V2V Photo of the Week: September 15, 2021

 
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This photo was captured in Char Dhularshar of Dhularshar Union, Kalapara Upazila, in Patuakhali district of Bangladesh. The photo was taken in 2019 when the government banned Hilsa fishing, transporting, and marketing for 22 days from October 9 - 30 to support safe breeding of Hilsa. It shows small-scale fishers inspecting their boats during the Hilsa ban period. To adapt to the fishing ban and the resulting in common livelihood loss, fisher families diversify their livelihoods through alternative income-generating activities, which are usually low-paid and not adequate to address their needs. Besides, because of lack of other skill sets, the fishers generally are not able to diversify their livelihood effectively during the Hilsa ban period. As a result, they also rely on other fish species, which have no market values, to support their families.

Photo credit: Sabiha Ahmed Diba, 2019

 
 
 

V2V Photo of the Week: September 8, 2021

 
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This photo was captured on the Island of Dionwar, Senegal where main livelihood activities comprise fishing and processing of fishery products. The photo shows women of the island harvesting shellfish. They go on the mudflats and in the mangroves during low tide and collect the shellfish by hand or with the help of machetes. Then, they transport them to their villages, boil the shellfish, pick out the meat from the shell and leave them to dry. These women also capture crustaceans from the mudflats and collect mollusks from the mangroves. Harvesting of shellfish is carried out with the help of rudimentary tools in difficult conditions with little to no attention to the physical and mental health of the workers involved. Women use small and non-motorized canoes to navigate the waters in search of fish-rich areas. Since canoes can only cover a small area in a certain time period, productive capacity remains low and so does the income made out of it.

 

Contributor: Fatou Gueye

Photo credit: Alassane Sarr (Director of L’Institut Universitaire de Pêche et d’Aquaculture (IUPA)) - UCAD, 2020

 

V2V Photo of the Week: September 1, 2021

 
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This photo was captured in the Inatori fishing community, Izu Peninsula, Shizuoka Prefecture, Japan. A Kinme (Splendid Alfonsino) fisher and his wife are landing the fish. Inatori is a traditional small-scale fishing community with a 5,546 population (2020), well-known for its Kinme fishery. Kinme is more than just an essential fish species for Inatori; it is a highly esteemed resource for tourism and has served as the economic and cultural backbone of the area for a long time. As key financial drivers of the community, Kinme fishers have developed and maintained a close relationship with the community over the years, and have come to be known as the “Kinme Bosses.” A folk song in their honor was composed in 2009. Today, this song is widely performed and danced to by the local townspeople, demonstrating just how important the fishery is to the community. Despite their locally celebrated status, however, the Kinme Bosses have recently been met by challenges, such as resource decline, and conflict with recreational fisheries.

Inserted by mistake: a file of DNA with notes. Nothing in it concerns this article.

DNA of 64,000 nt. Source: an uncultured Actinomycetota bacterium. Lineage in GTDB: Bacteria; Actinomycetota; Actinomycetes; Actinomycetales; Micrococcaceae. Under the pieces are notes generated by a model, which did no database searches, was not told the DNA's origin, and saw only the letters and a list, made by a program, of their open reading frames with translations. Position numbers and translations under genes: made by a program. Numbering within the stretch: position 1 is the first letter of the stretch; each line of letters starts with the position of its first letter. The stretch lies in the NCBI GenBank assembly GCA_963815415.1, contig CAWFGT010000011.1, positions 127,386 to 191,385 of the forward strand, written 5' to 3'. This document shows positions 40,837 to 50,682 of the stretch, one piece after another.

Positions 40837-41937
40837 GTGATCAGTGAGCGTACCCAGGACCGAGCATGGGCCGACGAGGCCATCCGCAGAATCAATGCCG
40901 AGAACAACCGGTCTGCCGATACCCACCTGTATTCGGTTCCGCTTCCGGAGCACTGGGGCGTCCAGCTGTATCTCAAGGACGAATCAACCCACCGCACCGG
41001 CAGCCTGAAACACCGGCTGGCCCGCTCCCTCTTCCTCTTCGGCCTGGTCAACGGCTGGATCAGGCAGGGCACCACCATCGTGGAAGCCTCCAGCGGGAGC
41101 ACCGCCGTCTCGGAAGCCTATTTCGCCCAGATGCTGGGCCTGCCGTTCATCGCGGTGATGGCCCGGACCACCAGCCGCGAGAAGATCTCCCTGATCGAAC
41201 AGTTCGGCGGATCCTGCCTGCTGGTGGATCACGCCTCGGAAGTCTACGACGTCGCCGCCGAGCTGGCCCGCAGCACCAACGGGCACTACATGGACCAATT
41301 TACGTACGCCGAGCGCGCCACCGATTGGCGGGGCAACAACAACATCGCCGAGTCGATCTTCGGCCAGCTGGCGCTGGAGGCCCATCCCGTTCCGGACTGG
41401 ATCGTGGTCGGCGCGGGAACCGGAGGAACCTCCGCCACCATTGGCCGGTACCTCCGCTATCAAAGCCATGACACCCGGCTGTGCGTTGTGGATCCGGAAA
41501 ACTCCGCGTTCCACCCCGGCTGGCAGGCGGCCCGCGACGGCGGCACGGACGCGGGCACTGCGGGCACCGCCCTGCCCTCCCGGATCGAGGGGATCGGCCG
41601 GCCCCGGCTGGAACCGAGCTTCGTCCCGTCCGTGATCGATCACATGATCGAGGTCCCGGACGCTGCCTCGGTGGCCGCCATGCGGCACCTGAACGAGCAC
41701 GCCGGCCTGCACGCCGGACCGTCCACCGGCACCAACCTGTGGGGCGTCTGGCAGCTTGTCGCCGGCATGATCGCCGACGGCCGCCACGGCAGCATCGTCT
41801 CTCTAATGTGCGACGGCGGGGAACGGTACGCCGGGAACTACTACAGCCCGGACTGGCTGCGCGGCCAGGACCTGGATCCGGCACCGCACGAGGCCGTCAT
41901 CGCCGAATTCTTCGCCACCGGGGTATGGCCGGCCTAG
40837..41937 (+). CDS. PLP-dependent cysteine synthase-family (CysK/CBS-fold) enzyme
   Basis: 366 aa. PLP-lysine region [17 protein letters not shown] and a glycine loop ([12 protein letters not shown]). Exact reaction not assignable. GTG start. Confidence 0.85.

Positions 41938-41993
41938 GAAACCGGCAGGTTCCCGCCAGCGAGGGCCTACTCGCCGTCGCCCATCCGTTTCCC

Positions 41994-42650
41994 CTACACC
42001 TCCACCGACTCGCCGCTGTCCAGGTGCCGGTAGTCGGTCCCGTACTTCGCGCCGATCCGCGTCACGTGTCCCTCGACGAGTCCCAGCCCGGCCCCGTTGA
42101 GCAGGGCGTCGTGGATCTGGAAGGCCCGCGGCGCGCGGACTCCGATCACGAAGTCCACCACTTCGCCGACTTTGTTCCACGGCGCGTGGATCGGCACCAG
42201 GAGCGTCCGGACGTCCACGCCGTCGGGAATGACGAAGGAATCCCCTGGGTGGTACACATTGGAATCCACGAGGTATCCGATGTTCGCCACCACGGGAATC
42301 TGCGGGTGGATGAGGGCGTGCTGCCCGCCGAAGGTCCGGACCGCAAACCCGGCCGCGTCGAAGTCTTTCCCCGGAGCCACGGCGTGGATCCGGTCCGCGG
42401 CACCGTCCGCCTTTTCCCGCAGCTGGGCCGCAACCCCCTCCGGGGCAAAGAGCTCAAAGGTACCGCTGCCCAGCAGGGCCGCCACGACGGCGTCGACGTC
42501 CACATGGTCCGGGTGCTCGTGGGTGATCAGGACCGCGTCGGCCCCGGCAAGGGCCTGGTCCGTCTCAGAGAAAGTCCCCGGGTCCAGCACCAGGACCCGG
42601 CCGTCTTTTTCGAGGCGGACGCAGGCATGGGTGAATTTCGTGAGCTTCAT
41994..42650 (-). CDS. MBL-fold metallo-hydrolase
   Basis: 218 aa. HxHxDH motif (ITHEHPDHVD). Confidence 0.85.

For more details, please refer to Kinme Boss facing double trouble in Japan (Yinji Li, 2020). This photo is also the official photo of the 4th World Small-Scale Fisheries Congress Asia-Pacific: Building Forward Better!

Contributor: Yinji Li

Photo credit: Inatori Branch of Izu Fisheries Cooperative Association, 2018

V2V Photo of the Week: Aug 25, 2021

 
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This photo was captured during the Chilika Field School 2019 in Satapada, Chilika, India. The picture shows stake nets (locally known as “khanda jaals”), one of the most frequently used fishing gear for traditional fishing technique in the outer channel of the Chilika Lagoon. These types of nets have a long vertical wall of netting held by a line of wooden poles extending from the shore towards the lagoon. The purpose of such nets is to interrupt the natural route of fish and direct them towards a series of traps away from the shore. The stake net areas get leased seasonally to small-scale fishers. These nets do not harm the dolphin population, unlike gill nets. In fact, they create positive interactions between Irrawaddy dolphins and small-scale fishers of the Chilika lagoon.

Photo credit: Aishwarya Pattanaik, 2019

V2V Photo of the Week: Aug 18, 2021

 
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This photo was captured during a doctoral research focused on small-scale fishing communities in Brazil. The picture shows thousands of flying fish drying in the open air after being gutted. The location is Caiçara do Norte, known as one the main places for flying fish fishing in Brazil. In recent years, capturing flying fish has become a key activity for the fishing community of the region due to the harvest of flying fish roe (a popular garnish for sushi). However, this is not a reliable source of livelihood as the fishers only get a tiny fraction of the roe's harvest profits. For instance, in 2019, the kilogram of roe was sold by the fishers for R$10 (Brazilian Real currency) to the middlemen, but it reached a sale value of 15 times greater when sold to the final consumers.

Photo credit: Monalisa Rodrigues, 2016

 

V2V Photo of the Week: Aug 11, 2021